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18 Aug, Thursday
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Montreal Families

How to teach kids about empathy

Waiting at a red light on a busy downtown street with my kids in the car, we found ourselves face to face with a dirty, dishevelled teen holding a cardboard sign.

“Hungry, homeless and broke. Please help.”

In the few seconds it took us to read his sign, my kids were in an uproar. Here was a kid in need. He was hungry and he had no money. They were appalled that I didn’t empty my purse into his waiting baseball hat or invite him and his dog into our car to join us for dinner.

I was taken aback, both by their complete innocence in the face of need and by my own hard-heartedness. I had clearly registered this boy in my field of vision, but I hadn’t really “seen him” until my girls clamoured in the backseat for me to help him. He was an unfortunate part of a familiar urban landscape for me, but they were suburban kids, sheltered for the most part from these harsh realities. My children wanted to know how I had even considered not helping him. They were almost in tears.

Based upon my professional knowledge of troubled street youth, I was uncomfortable giving him cash. I was also frankly ashamed that if my kids hadn’t been in the car, I would have driven right past him without more than a moment’s hesitation. I had no more than the few minutes afforded by traffic to figure this out. I dug around in our lunch bags and pulled out an apple, a granola bar and a fruit juice and passed them through the window.

When we drove away, I felt defeated by the whole experience. My kids had a million questions about how a teenager ended up hungry and broke on the streets. I had precious few good answers. They wanted to know how all the grownups could drive by him in their cars without stopping to make sure he was OK. I honestly didn’t know what to say. But it got us talking about the things we can do to make the world around us a little better, even if we couldn’t always solve the big problems.

In a society where so much is available to some kids at a very young age, and where so much time, energy and money is put on developing our children’s unique abilities, we tend to forget to teach them how to make a difference in the world. Giving children regular opportunities to perform acts of kindness and goodwill towards others – and modelling this ourselves – can help develop the important and overlooked quality of empathy.

Acts of kindness and goodwill can vary from person to person, and it may take a bit of creativity to find the particular gesture that will resonate best for each person. Most kids readily understand the concept of charity, and can appreciate the donation of used clothing and toys to the needy. That’s a relatively painless start. The next step, requiring a little more effort and selflessness comes with teaching kids to give of their time or money, since those things obviously have more intrinsic value than clothing they have outgrown.

When kids make efforts to help those who are needy, we are teaching them that some people struggle to make do with less as well as the idea that each individual has a responsibility to make the world a better place. This ability to consider the welfare of others is an important part of maturity, and it’s arguably something some of us adults need to refine as well.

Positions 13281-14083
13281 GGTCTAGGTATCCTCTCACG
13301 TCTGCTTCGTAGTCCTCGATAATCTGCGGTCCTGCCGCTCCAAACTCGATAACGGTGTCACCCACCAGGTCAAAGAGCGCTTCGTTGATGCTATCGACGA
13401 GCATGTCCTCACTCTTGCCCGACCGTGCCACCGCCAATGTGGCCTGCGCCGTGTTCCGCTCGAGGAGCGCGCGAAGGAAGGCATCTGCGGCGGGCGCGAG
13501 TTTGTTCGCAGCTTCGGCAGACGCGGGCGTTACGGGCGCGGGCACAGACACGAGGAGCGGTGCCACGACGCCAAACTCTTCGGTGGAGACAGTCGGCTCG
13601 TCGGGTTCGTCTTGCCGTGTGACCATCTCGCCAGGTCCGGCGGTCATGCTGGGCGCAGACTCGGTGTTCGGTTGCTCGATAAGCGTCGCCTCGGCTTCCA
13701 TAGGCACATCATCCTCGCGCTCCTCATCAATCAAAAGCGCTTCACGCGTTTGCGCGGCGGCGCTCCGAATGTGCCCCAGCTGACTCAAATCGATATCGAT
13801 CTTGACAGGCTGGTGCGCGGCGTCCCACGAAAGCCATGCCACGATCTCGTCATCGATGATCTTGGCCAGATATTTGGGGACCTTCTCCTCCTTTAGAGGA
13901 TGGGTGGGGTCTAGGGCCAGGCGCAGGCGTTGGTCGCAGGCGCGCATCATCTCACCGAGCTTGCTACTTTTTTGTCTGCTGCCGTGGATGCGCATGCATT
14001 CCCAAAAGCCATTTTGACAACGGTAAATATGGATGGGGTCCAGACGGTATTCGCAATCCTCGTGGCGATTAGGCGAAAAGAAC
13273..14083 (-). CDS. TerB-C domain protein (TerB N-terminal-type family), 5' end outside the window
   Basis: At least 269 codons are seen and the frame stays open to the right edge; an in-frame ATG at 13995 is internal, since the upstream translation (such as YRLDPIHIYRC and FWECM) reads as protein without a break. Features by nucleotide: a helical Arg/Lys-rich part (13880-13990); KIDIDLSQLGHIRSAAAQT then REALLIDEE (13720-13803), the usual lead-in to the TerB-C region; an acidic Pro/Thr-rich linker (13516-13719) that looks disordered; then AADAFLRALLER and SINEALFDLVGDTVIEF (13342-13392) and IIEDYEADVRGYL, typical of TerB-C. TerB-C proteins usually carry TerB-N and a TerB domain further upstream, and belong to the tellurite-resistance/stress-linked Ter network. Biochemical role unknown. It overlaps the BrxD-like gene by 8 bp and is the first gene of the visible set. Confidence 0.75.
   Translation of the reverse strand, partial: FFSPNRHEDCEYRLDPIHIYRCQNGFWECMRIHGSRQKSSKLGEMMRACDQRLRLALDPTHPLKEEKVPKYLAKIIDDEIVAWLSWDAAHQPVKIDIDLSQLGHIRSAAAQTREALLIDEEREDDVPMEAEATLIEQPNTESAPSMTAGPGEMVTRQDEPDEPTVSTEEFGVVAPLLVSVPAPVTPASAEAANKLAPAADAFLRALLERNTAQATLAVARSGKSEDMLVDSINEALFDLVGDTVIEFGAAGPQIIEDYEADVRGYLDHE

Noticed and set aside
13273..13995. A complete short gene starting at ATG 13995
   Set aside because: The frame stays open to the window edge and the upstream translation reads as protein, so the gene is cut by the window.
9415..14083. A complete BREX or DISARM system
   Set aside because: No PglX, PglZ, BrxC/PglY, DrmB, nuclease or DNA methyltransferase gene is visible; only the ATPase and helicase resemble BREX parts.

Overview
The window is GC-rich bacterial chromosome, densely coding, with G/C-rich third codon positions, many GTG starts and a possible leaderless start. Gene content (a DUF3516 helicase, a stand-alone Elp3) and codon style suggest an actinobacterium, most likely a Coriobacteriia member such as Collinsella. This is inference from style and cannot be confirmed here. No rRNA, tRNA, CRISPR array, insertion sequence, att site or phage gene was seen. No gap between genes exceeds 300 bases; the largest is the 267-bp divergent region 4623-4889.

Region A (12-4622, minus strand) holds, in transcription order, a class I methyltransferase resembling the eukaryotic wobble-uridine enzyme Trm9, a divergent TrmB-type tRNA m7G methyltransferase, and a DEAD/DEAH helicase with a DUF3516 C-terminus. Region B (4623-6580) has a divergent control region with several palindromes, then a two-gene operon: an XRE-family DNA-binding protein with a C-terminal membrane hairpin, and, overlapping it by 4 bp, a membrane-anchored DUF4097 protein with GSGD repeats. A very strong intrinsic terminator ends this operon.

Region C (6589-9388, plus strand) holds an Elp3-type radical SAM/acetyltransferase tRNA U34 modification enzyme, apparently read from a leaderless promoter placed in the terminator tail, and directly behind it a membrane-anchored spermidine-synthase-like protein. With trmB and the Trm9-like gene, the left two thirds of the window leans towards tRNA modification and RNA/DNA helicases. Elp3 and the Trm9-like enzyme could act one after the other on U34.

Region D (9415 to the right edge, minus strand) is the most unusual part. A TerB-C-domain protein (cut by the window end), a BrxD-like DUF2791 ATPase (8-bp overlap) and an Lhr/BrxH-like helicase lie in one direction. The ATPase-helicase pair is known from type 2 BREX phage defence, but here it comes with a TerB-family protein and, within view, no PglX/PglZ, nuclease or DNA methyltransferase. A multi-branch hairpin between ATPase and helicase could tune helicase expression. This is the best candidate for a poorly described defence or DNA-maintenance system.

For other kids, giving of their time to help clean up a local park, pitch in to a community garden or raise money for a hospital or school helps them develop more of a stake in different social causes. It helps shift the focus off themselves and it cultivates an appreciation for the community.

One of the most important ways to teach kids about acts of kindness and goodwill is, of course, to model them yourself. Discuss with your children why you contribute money to certain causes, whatever they are. If your kids receive an allowance, talk about how they might set aside a certain amount or percentage each month that will be given to a charity of their choice.

Finally, it is important to remember that acts of kindness and goodwill that seem small and insignificant to us can make a world of difference to others. Cleaning your elderly neighbour’s walkway after a snowstorm, bringing a sick friend (or new mom) a home-cooked meal or even offering to keep a younger sibling occupied while mom or dad cooks dinner are all simple ways to brighten other people’s lives.

It’s completely normal for children to be focused on themselves a good deal of the time. But they also have a natural interest in helping others, and there are so many creative ways to help make this happen. Not only does it help them became better, more empathetic people, but it makes our communities kinder and more inviting places. And some of the time, they may teach us a thing or two as well.

Make acts of kindness a family affair

Volunteer together. Whether it’s stocking books at your local library, visiting a senior’s residence, or fostering a rescue animal awaiting adoption, there are a variety of ways you can spend quality time with your children while giving back to your community. The Volunteer Bureau of Montreal, www.cabm.net, lists on its website volunteer opportunities for young people ages 12 to 17. Many Home and School Associations also organize fundraisers and other volunteer events during the year.

Find out how small sums can make a huge difference. Children might want to investigate the site www.kiva.com, which offers micro-loans to entrepreneurs in developing countries. For as little as $25, a child can help someone (often women) create and run a business by offering them a loan. This is a terrific way to talk to children about issues such as poverty, small businesses and credit. (Note that Kiva boasts an impressive repayment rate of over 98 per cent).

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